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Original article (peer-reviewed)

Journal Journal of Paleolimnology
Volume (Issue) 65(4)
Page(s) 377 - 392
Title of proceedings Journal of Paleolimnology
DOI 10.1007/s10933-020-00171-9

Open Access

URL http://doi.org/10.1007/s10933-020-00171-9
Type of Open Access Publisher (Gold Open Access)

Abstract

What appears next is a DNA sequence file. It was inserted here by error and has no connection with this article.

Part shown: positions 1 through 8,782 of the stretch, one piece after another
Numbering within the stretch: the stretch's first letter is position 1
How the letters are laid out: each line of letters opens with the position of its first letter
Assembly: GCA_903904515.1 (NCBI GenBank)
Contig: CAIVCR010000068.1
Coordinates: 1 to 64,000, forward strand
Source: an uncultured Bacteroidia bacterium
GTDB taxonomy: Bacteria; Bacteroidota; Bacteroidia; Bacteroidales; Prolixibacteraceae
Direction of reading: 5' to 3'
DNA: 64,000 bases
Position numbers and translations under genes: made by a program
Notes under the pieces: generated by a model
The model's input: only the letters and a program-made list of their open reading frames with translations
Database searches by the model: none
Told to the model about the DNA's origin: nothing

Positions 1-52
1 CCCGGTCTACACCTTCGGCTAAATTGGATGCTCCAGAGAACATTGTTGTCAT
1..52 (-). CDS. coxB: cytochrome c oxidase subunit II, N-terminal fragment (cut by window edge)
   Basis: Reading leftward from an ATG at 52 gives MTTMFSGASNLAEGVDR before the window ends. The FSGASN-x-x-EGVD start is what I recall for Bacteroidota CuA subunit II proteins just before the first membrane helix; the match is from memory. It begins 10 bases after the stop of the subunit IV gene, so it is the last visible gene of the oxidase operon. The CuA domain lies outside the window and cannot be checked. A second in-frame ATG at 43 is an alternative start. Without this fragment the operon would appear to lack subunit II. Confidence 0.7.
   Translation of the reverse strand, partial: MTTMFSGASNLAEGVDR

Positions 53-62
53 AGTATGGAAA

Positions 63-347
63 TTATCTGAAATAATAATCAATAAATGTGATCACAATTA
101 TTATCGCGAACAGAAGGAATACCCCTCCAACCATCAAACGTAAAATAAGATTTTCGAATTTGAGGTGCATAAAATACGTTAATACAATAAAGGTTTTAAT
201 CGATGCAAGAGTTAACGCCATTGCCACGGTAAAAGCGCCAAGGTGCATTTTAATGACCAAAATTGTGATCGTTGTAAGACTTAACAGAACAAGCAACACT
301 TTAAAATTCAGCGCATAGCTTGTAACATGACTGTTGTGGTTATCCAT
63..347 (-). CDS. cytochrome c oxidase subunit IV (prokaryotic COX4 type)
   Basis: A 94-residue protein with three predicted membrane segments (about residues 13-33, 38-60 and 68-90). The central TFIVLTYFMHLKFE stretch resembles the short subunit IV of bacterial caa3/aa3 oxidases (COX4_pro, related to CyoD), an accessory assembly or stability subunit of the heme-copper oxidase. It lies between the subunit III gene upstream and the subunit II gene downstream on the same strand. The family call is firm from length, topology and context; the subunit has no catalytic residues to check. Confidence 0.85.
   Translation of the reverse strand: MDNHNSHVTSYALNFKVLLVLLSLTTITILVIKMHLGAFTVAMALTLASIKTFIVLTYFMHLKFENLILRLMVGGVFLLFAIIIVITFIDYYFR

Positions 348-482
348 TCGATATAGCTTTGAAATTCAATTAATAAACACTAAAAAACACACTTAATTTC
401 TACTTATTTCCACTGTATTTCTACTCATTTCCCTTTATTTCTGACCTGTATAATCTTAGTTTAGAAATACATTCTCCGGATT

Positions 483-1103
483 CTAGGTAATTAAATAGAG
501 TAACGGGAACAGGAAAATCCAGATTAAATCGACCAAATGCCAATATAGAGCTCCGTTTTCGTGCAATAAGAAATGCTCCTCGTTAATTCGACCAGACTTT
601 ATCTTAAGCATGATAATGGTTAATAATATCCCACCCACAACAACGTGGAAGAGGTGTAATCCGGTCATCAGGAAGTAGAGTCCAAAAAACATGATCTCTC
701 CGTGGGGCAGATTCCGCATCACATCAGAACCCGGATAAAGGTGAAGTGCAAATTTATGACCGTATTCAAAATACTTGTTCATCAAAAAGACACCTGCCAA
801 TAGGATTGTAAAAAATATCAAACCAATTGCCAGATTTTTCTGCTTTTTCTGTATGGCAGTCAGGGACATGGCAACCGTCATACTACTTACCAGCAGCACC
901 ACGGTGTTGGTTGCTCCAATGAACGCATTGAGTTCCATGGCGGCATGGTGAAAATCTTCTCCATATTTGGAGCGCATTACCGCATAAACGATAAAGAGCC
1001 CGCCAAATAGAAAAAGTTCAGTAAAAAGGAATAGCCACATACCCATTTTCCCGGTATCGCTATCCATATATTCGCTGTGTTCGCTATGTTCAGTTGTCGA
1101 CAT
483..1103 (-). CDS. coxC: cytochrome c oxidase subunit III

Abstract Lake Towuti is located on central Sulawesi/Indonesia, within the Indo Pacific Warm Pool, a globally important region for atmospheric heat and moisture budgets. In 2015 the Towuti Drilling Project recovered more than 1000 m of drill core from the lake, along with downhole geophysical logging data from two drilling sites. The cores constitute the longest continuous lacustrine sediment succession from the Indo Pacific Warm Pool. We combined lithological descriptions with borehole logging data and used multivariate statistics to better understand the cyclic sequence, paleoenvironments, and geochronology of these sediments. Accurate chronologies are crucial to analyze and interpret paleoclimate records. Astronomical tuning can help build age-depth models and fill gaps between age control points. Cyclostratigraphic investigations were conducted on a downhole magnetic susceptibility log from the lacustrine facies (10–98 m below lake floor) from a continuous record of sediments in Lake Towuti. This study provides insights into the sedimentary history of the basin between radiometric ages derived from dating a tephra layer (~ 797 ka) and C 14 -ages (~ 45 ka) in the cores. We derived an age model that spans from late marine isotope stage (MIS) 23 to late MIS 6 (903 ± 11 to 131 ± 67 ka). Although uncertainties caused by the relatively short record and the small differences in the physical properties of sediments limited the efficacy of our approach, we suggest that eccentricity cycles and/or global glacial-interglacial climate variability were the main drivers of local variations in hydroclimate in central Indonesia. We generated the first nearly complete age-depth model for the lacustrine facies of Lake Towuti and examined the potential of geophysical downhole logging for time estimation and lithological description. Future lake drilling projects will benefit from this approach, since logging data are available just after the drilling campaign, whereas core descriptions, though more resolved, only become available months to years later.
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